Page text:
Emmerdale’s Leah Bracknell reveals how she is breaking the law to stay alive

TV’s Leah Bracknell is flouting the law to make her ­medicinal cannabis oil at home – and says it is keeping her alive.

The ex-Emmerdale star, 54, credits the class B drug with slowing down the progress of her terminal lung cancer.

And she says it has also boosted her quality of life by reducing the side-­effects of chemotherapy.

The star – who says making the oil is “as easy as baking a cake” – is begging the Government to legalise cannabis in all forms for medical use.

In a blog post entitled Cannabis and Me: Breaking the Law, Leah wrote of the Prime Minister: “I envy Theresa May… I envy the fact that the naughtiest thing she has ever done is run through a field of wheat.

"How might she have fared had she had to break the law to buy cannabis to give herself or a loved one the chance of life?”

Leah was diagnosed with incurable stage 4 lung cancer in September 2016.

She has told how four GPs and X-rays failed to spot fluid was building around her heart before her diagnosis. She nearly died after her abdomen swelled so much she could hardly breathe – and had surgery to remove the fluid.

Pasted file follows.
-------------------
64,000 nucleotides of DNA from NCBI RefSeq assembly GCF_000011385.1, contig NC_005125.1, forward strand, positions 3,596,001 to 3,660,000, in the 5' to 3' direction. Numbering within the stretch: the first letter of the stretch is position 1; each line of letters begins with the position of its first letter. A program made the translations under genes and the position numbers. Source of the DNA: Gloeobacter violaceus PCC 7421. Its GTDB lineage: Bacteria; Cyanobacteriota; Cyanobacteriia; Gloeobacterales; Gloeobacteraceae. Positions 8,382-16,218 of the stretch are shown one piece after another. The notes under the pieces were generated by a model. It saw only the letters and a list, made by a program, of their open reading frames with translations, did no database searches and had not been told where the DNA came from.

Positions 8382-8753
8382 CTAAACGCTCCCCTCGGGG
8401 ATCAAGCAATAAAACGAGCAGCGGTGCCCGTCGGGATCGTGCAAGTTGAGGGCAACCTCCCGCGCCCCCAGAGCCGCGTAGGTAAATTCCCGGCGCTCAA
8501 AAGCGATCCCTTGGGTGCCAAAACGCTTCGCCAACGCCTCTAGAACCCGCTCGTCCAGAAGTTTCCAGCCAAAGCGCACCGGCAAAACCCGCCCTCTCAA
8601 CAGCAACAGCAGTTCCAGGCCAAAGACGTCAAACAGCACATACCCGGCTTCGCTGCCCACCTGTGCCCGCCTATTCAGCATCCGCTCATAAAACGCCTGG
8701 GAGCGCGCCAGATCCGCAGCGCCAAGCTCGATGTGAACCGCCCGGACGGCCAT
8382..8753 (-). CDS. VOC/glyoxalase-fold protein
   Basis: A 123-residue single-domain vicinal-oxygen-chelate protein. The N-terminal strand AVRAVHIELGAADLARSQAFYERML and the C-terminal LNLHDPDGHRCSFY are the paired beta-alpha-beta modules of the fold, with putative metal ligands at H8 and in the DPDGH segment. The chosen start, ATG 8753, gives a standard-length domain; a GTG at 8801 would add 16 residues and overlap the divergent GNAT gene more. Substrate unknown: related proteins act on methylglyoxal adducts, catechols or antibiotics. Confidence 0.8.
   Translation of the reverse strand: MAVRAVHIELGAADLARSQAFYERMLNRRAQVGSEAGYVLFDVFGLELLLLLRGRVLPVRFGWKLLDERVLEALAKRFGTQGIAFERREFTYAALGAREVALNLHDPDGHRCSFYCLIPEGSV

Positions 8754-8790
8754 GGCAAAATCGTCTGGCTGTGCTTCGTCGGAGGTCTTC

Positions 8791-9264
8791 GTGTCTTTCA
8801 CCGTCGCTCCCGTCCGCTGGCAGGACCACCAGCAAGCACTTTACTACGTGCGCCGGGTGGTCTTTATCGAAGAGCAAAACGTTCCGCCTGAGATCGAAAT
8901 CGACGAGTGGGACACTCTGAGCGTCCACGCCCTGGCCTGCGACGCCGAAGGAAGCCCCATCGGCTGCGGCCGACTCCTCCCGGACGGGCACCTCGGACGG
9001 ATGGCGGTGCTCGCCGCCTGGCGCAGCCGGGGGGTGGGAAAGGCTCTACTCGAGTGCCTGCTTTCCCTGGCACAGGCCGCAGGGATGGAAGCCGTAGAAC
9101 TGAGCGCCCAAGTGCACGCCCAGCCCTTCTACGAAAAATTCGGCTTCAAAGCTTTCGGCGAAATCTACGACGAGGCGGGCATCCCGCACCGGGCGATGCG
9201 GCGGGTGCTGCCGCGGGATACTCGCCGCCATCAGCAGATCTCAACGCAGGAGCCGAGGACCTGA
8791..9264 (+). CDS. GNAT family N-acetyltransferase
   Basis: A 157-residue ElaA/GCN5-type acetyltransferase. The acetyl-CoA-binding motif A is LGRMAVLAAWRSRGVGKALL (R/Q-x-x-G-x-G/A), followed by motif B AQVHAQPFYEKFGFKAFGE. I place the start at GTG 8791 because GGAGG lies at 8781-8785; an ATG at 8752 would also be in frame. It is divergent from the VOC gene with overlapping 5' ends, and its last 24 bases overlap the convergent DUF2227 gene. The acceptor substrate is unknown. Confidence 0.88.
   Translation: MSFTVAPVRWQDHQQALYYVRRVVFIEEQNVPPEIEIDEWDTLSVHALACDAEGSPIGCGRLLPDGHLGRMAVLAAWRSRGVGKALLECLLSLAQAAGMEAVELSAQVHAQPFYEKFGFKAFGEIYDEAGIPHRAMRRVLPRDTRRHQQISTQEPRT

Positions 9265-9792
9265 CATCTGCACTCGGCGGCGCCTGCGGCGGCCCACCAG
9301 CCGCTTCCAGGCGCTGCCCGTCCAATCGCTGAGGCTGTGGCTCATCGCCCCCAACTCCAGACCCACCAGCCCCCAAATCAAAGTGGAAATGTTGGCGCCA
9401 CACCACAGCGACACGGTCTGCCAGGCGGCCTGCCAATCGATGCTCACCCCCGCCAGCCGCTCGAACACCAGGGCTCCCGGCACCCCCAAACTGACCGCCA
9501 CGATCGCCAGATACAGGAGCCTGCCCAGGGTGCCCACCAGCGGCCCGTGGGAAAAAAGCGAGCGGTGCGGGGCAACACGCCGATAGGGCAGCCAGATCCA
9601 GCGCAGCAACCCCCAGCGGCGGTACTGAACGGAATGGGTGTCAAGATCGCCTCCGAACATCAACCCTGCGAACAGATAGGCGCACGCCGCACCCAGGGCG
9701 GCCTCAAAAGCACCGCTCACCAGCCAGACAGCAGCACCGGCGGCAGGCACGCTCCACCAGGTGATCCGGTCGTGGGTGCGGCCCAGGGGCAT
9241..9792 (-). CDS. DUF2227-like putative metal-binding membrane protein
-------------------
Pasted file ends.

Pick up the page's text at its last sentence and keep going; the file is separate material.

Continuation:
Since then, Leah says she has been treated by orthodox medicines for less than half the time. She has now finished the first phase of a drug trial and scans show the cancer is “stable”.

Writing on her blog, Something Beginning with C, she revealed she has used cannabis oil “high in THC” from the day she left hospital two years ago.

Leah said: “When you think you have nothing to lose and everything to gain, one’s relationship with risk becomes considerably less cautious.

"Making the oil at home from the plant is as easy as baking a cake. I have been using it as a vital component of healing. Stopping in recent months for the trial. I do not believe I would be here without it.”

She said when the fluid returned two weeks after she left ­hospital in 2016 she was given a drug used for gout. She had to stop using it after three days due to side-effects and instead used cannabis oil. Within two months, the fluid had gone.

After the cases of epileptic kids Billy Caldwell and Alfie Dingley, the Home Office set up a panel in July to assess patients who may have an ­“exceptional need” for medical cannabis.

But Leah wrote: “I beg the Government to be brave in ­decisions around ­legislating medicinal cannabis. To legalise it in ALL its forms for medical use.”

Anyone found with the drug could get up to five years, while supplying it can mean 14 years.

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